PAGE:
Fans of Marvel Comics know that when Mark Waid and Chris Samnee first began working together on Daredevil back in 2012, they were making something special. The series earned widespread acclaim, as well as earning Samnee an Eisner Award the following year. So when their time on the title came to an end in 2015, the two made a choice. Together with colourist Matthew Wilson and letterer Joe Caramagna, the team decided they wouldn’t be parting ways, instead opting to find a new solo character series to work on.
That series is Black Widow, one of the most anticipated titles of the All-New, All-Different Marvel lineup. The first issue opens with a bang—an announcement from Maria Hill, Director of SHIELD, that Natasha Romanoff is to be considered an enemy agent. What follows is a long chase, punctuated by short, intense fight scenes, as Black Widow attempts to escape from a SHIELD Helicarrier currently in the skies above New York City.
Mark Waid and Chris Samnee have brilliantly plotted their first issue, choosing to introduce readers in the middle of the chase and keeping everything moving at a fast pace. It’s an issue focused on setting up the series, without bogging down the reader with too much exposition. There’s sparse dialogue throughout the issue, with Widow only saying two words by the end of the story. It’s may be a little disappointing for the readers that wanted to see how Waid will be approaching the character, but the issue works well to set up the first story arc.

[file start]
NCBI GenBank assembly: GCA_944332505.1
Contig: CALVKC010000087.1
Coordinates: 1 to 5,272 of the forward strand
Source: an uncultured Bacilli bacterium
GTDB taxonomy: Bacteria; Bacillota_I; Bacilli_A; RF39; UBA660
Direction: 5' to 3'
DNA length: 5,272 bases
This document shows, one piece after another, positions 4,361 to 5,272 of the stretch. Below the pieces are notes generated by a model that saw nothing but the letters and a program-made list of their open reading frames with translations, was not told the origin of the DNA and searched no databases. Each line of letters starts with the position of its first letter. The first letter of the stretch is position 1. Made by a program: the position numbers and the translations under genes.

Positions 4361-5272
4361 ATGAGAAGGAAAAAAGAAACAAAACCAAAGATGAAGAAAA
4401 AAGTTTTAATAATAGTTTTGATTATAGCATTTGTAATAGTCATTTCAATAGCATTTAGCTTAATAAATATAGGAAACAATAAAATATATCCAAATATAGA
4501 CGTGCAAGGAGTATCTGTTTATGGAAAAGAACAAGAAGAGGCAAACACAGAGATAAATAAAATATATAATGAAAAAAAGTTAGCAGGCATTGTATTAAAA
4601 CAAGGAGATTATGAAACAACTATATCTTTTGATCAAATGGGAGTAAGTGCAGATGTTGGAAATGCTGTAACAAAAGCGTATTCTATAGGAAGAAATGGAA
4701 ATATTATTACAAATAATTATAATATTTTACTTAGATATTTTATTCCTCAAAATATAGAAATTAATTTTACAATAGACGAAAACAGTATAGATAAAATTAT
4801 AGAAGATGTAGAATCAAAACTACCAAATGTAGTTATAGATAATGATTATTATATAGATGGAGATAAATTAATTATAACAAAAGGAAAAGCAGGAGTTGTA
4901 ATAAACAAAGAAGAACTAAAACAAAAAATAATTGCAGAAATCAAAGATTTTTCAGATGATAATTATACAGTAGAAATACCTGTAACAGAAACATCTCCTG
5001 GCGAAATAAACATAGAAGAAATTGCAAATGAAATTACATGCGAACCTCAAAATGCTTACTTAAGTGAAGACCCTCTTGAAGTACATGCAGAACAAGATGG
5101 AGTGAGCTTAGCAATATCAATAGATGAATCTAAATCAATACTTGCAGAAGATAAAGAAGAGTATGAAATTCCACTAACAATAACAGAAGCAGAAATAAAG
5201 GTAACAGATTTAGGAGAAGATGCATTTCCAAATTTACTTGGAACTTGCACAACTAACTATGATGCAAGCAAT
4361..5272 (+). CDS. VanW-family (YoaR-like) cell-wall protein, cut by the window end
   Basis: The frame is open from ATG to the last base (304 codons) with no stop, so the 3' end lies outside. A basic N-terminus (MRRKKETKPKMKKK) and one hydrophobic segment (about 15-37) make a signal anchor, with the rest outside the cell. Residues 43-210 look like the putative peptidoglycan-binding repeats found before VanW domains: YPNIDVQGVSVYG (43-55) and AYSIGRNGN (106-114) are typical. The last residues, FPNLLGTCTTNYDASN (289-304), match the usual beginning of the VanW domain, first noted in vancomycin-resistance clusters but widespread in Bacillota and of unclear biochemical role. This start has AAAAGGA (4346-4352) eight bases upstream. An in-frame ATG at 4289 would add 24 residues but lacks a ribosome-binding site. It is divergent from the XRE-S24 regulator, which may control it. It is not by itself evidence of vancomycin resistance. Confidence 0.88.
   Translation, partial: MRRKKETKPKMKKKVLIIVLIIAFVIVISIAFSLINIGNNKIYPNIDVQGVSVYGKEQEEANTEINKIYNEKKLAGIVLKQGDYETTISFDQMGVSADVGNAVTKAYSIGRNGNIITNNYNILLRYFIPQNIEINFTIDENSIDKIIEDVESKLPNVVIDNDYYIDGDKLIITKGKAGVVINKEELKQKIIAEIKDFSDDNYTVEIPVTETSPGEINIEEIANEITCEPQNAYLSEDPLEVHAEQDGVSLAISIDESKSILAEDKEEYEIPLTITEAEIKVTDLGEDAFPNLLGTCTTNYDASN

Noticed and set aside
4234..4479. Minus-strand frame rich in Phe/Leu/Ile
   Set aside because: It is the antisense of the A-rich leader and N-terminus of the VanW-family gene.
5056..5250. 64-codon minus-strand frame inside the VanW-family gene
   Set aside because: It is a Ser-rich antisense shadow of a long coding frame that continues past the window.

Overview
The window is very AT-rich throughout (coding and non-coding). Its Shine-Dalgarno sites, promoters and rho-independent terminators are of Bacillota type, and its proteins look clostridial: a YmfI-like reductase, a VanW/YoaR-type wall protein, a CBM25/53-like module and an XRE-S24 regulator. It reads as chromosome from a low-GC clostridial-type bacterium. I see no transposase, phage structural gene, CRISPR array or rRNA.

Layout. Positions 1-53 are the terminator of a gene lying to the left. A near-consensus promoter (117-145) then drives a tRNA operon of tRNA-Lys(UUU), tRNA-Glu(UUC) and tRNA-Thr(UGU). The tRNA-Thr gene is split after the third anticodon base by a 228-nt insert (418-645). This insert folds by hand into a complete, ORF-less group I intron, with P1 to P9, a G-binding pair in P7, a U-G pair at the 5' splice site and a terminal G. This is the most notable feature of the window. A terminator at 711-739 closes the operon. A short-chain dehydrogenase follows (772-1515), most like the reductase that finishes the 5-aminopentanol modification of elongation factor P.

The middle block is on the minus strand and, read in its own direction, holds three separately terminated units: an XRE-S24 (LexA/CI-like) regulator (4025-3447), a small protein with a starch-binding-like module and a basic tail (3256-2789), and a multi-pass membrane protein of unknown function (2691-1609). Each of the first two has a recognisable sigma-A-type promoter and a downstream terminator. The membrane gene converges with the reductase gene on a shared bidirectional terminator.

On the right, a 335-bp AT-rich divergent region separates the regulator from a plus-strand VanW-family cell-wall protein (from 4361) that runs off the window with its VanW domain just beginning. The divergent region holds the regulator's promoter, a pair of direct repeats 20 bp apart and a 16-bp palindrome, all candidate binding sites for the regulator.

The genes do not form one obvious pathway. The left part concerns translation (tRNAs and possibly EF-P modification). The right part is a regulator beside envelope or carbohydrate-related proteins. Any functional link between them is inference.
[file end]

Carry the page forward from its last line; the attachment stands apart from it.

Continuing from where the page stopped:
What the book lacks in words, it makes up for in the art. Samnee and Wilson deliver some amazing panels in the first issue, handling the majority of the characterization through facial expression. Samnee captures the sense of motion associated with the character, depicting her hopping through the panels with unparalleled grace as she dispatches a number of pursuers. The page layouts work to capture the scale of the conflict, contrasting the small panels of the fight scenes with the wider shots of Widow moving through the world. There’s a lot of action happening on the pages, but smart layouts and visual cues keep the book from feeling overwhelming.
The colouring of the issue deserves special mention as well. Wilson has built his colour palette around red, accenting important panels with the colour. The choice works well, delivering stunning panels built around the character. There’s a page where Natasha is leaping through a fire, red smoke engulfing her, that is easily one of the most beautiful of the issue. The artist and colourist are in sync, creating some of their strongest work.
Though the lack of dialogue was a little disappointing, the plotting is tight and the art takes care of all the characterization needed for a first issue. Black Widow #1 is a spectacle, one that absolutely warrants a look from any comic reader. Time will tell if the team can deliver another series on the level of Daredevil, but this issue shows they’re on the right path.